Thin Lizzy


In the second half of 1960’s, Britain encountered a boom of rock music inspired by American blues. British musicians electrified the genre which in turn became a source of inspiration for north-American musicians. The neighboring Irish rockers include musicians like Rory Gallagher, Gary Moore, Van Morrison, or Phil Lynott of Thin Lizzy. I will focus on the latter as there are currently reasons to do so.

Getting to the stage
The band Thin Lizzy started its musical journey in the late 60’s and was always connected with Philip Parris Lynott known to the world as Phil Lynott. He was born the 20th of August 1949 in Birmingham, UK. His mother, Philomena Lynott, was from a catholic family in Dublin and his father, Cecil Parris, was allegedly from Georgetown in British Guyana and lived in Brazil. Phil’s father might be the source of not only his exotic appearance but his original musical talent. In his youth, Phil played the guitar and was lead singer in various bands. When he was 19, he joined Skid Row, one of Gary Moore’s first bands. Skid Row played covers of famous songs of the time. Their playlist included tracks from The Yardbirds, Eric Clapton, Jimi Hendrix, The Doors, The Beatles. From the start, Phil was sure he wanted to devote himself to music. When Skid Row became one of the most popular bands in Ireland in 1968, Phil started thinking about composing original songs. However, what could have been a new era for the band evolved into an argument. The other players so disliked Phil’s singing that they asked him to leave. Drummer Brian Downey, Phil’s friend and Thin Lizzy co-founder, was pleased to hear Phil had been fired as it allowed the two to compose and play together.
In 1969, Brian and Phil set up a new band called Orphanage. Perhaps it was because of Phil’s admiration of Jimi Hendrix that left-handed guitarist John Staunton became the band’s lead guitarist. Phil played rhythm guitar using a borrowed Fender Mustang pointing to the strong influence of Elvis Presley. Phil called his new band Orphanage because he himself, being a child of a catholic woman and a black Brazilian man who were unmarried, could have easily ended up in an orphanage. Orphanage was a one-season band and almost no recordings exist. The band’s playlist, consisting of original material, was extensive and Phil would revisit this music later in his career. At this point Phil met guitarist Eric Bell and keyboardist Eric Wrixon who shared the same opinions about their musical progression as Lynott and Downey. Before long a new band was formed with Phil as the lead vocalist and bass guitarist. Eric Bell came up with a name Tin Lizzie, the name of a cartoon robot from The Dandy magazine and slang for the legendary Ford Model-T. The name was slightly modified by his mates, eventually becoming Thin Lizzy.

Up the hill and back down again
The band recorded its first single in 1971 followed by a studio album called simply Thin Lizzy. John Slater, who then worked for the Decca recording label, recalls his meeting with Phil Lynott: “We were discussing the cover of their album. Phil wanted to have a picture of the old American Ford there but we couldn’t get one. Finally we used some old Vauxhall or something like that...” At that time the band was usually paid 10 to 20 pounds for each gig. Following numerous colleagues reaching for their musical goals, the band moved to London where they achieved great commercial and artistic success, as well as disappointment and conflict. With a combination of talent, zealous effort, and good management and the boom of hard rock and heavy metal, the band generated an enthusiastic fan base and numerous chart-topping hits. From 1971 through 1986, thin Lizzie sold millions of albums. Like many counterparts of the day, Thin Lizzy started playing in music clubs and worked their way up to stadium shows. Their shows were a huge success whether sharing the stage with other famous performers the likes of Status Quo, Suzi Quatro, Aerosmith, Rush, Queen, etc., or performing on their own. They were the headliner at many festivals. The band’s message was atuned to the opinions and mood of a generation. The combination of musical innovation, precision performances, and a rough, rebellious attitude proved to be extremely successful.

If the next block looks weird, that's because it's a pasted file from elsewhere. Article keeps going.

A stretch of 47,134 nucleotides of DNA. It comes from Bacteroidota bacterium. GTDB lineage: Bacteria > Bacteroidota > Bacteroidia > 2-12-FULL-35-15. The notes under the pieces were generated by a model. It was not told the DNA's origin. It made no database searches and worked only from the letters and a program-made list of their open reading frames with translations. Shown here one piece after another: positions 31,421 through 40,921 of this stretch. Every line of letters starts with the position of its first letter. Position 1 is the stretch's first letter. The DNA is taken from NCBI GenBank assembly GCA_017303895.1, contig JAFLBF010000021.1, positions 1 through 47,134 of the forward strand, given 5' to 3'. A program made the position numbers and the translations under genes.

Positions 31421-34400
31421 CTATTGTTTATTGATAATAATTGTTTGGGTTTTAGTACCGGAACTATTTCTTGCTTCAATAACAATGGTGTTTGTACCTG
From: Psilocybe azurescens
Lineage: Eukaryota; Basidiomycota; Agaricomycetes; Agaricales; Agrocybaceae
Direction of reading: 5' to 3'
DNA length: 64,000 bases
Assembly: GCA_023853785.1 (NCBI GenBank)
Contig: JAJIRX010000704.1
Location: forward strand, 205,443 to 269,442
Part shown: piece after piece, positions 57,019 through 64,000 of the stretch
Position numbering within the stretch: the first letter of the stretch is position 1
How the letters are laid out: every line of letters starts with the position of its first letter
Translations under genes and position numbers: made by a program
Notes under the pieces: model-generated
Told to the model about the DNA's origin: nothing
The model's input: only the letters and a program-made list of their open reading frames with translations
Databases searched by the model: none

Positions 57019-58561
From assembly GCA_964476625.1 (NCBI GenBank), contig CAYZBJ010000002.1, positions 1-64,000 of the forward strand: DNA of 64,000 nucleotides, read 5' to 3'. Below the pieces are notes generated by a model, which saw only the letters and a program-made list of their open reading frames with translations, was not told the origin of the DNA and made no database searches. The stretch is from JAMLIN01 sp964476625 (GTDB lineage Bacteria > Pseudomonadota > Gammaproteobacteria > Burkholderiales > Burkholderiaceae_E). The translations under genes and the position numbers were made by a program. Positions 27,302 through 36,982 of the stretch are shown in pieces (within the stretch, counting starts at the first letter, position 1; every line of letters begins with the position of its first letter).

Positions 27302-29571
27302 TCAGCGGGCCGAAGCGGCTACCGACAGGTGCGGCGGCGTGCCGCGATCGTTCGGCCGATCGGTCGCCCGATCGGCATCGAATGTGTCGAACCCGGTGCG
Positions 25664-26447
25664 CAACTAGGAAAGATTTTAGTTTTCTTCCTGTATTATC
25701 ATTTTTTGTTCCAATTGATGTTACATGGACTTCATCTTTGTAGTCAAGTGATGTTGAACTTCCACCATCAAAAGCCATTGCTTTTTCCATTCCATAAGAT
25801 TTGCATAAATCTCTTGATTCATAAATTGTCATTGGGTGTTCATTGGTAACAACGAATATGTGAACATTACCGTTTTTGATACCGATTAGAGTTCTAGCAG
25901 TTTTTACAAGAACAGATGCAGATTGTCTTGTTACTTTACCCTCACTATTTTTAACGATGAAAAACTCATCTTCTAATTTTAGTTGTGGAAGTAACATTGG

From 1972 to the early 80s, Thin Lizzy released a string of successful albums and videos and was regarded as one of the best live bands in the world.
Their music combined original melodies, contemplative lyrics, and high energy with a rebellious attitude. This combination was delivered magically with a natural ease that generated audience trust in the music and the band. With their ability to effortlessly deliver consistent precision performances, their album Live and Dangerous, released in 1978, went multiplatinum despite uncertainty whether it was recorded live in its entirety.
Over the years the band experienced several personal changes with drummer Brian Downey being the only consistent core member. Aside from Eric Bell, two guitarists were essential to the band; Gary Moore from Belfast and Scott Gorham from California. Also noteworthy on guitar were John Sykes, Snowy White, Brian Robertson, and Vivian Campbell. Keyboardist Darren Wharton joined the lineup in the early 80s.
But the band would not have its place in rock history and the music would not be so timeless were it not for Phil Lynott, leader and the cornerstone of the band. This is the reason he is the focus of this article. He wrote most of Thin Lizzy’s songs contributing his peculiar guitar style.